This film produced by the European Commission has been created to raise awareness of cyberbullying. It explores how young people’s online information can be copied and distorted and the impact this can have on victims. The film also guides young people to report if they have any issues and reminds them that bullying is wrong – wherever it is perpetrated, whether online or offline.
Anything anyone posts online remains there for an indefinite period and can be accessed by anyone. This can have serious consequences. Children and teenagers need to be made aware that they can control their online identity.
Some things last forever… others don’t
Sharing nudes that could hurt or embarrass others causes real harm, damages reputations and changes lives FOREVER.
It can also be a criminal offence.
For more information and support go to: http://watchyourspace.ie/forever
Bullying won’t go away if we do nothing! But it can if you do something. It’s up to all of us to create and shape the online spaces that we like to spend our time in. Standup to cyberbullying by visiting our site www.watchyourspace.ie and posting your response.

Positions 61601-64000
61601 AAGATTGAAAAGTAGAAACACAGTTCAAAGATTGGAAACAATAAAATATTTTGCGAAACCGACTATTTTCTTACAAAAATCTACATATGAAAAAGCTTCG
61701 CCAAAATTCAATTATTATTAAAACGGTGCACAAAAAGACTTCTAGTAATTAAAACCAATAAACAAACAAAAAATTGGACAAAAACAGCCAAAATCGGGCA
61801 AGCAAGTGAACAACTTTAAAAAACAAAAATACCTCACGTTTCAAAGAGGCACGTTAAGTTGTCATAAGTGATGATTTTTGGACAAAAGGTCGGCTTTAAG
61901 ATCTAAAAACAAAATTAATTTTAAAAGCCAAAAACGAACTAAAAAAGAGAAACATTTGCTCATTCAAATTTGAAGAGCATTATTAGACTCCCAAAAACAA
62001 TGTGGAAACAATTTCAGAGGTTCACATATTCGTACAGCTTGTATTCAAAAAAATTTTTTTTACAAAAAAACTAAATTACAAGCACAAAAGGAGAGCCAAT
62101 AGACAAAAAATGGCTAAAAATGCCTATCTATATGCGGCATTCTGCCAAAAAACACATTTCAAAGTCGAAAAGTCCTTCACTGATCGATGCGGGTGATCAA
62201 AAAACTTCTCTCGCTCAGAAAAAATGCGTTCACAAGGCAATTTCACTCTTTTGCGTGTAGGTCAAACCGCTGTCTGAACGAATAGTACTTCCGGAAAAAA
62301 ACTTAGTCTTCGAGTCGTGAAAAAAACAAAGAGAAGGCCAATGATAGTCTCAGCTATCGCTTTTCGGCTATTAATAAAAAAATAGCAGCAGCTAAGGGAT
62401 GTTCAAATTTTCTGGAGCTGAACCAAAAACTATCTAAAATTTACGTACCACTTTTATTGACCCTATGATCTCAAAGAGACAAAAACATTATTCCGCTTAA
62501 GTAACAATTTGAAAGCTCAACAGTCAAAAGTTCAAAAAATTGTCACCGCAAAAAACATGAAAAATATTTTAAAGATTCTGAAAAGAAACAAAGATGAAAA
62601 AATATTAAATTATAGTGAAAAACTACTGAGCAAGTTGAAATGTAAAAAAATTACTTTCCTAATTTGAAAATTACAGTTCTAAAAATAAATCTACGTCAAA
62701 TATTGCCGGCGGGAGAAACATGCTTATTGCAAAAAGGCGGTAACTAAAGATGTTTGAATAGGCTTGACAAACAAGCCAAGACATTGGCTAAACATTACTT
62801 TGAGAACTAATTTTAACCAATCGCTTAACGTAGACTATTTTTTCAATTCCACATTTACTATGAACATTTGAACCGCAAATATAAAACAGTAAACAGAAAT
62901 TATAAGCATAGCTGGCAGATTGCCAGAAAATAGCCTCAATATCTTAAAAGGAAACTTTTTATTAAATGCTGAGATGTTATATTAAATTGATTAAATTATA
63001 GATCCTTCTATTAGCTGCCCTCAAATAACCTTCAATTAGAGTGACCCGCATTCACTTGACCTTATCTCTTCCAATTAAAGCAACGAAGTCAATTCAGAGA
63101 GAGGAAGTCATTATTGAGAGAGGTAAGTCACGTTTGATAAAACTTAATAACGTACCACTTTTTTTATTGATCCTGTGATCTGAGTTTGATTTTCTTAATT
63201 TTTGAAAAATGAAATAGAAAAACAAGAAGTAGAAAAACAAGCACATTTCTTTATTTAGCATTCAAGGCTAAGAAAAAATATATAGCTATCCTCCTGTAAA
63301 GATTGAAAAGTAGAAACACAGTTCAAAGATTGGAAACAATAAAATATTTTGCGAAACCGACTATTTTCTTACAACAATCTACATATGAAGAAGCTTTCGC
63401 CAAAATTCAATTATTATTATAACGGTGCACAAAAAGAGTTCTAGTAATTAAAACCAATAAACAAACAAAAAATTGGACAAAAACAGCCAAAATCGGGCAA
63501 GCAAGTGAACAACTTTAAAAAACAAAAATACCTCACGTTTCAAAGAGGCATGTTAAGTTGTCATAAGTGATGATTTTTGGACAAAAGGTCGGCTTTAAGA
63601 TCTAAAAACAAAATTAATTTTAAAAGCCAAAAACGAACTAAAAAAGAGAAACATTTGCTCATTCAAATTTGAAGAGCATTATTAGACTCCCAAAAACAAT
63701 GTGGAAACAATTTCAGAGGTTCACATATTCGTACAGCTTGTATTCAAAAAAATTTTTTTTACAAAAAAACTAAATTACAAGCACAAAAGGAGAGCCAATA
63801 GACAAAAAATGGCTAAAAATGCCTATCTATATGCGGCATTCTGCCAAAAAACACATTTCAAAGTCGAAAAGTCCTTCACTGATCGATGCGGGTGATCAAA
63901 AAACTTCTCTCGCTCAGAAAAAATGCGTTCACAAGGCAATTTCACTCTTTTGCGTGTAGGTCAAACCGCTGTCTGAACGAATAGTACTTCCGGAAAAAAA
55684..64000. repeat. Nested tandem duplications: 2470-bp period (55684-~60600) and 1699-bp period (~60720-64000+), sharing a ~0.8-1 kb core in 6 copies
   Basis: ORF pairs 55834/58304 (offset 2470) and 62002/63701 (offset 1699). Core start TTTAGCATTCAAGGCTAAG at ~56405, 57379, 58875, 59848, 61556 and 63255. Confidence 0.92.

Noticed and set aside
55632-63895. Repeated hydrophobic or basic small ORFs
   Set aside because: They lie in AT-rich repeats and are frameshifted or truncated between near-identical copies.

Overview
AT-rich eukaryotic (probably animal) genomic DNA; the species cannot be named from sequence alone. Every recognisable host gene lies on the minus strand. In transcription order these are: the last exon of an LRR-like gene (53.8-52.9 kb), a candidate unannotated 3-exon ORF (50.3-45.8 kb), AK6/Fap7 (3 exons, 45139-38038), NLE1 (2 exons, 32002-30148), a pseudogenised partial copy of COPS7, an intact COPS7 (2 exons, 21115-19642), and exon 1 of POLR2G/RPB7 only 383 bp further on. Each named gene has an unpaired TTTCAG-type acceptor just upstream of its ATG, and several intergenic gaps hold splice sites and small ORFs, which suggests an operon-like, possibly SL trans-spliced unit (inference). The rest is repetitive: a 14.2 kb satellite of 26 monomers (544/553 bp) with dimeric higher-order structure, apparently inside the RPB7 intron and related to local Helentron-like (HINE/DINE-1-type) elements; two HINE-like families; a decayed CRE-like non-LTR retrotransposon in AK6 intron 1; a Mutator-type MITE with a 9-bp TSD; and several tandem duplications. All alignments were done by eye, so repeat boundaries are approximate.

Molly Rainford and Harvey Cantwell have a discussion about reporting and blocking hateful or unkind content online.
Molly and Harvey are ambassadors for the Diana Award Anti-Bullying campaign and friends of the UK Safer Internet Centre.
The theme for the 10th Safer Internet Day will be online rights and responsibilities. The campaign will take place worldwide on Tuesday 5 February 2013.
Lesson 4, You’ve been framed, will help the students to reflect on their photo sharing practices. They will examine the characteristics of digital photographs; focusing on what makes them different from traditional photographs.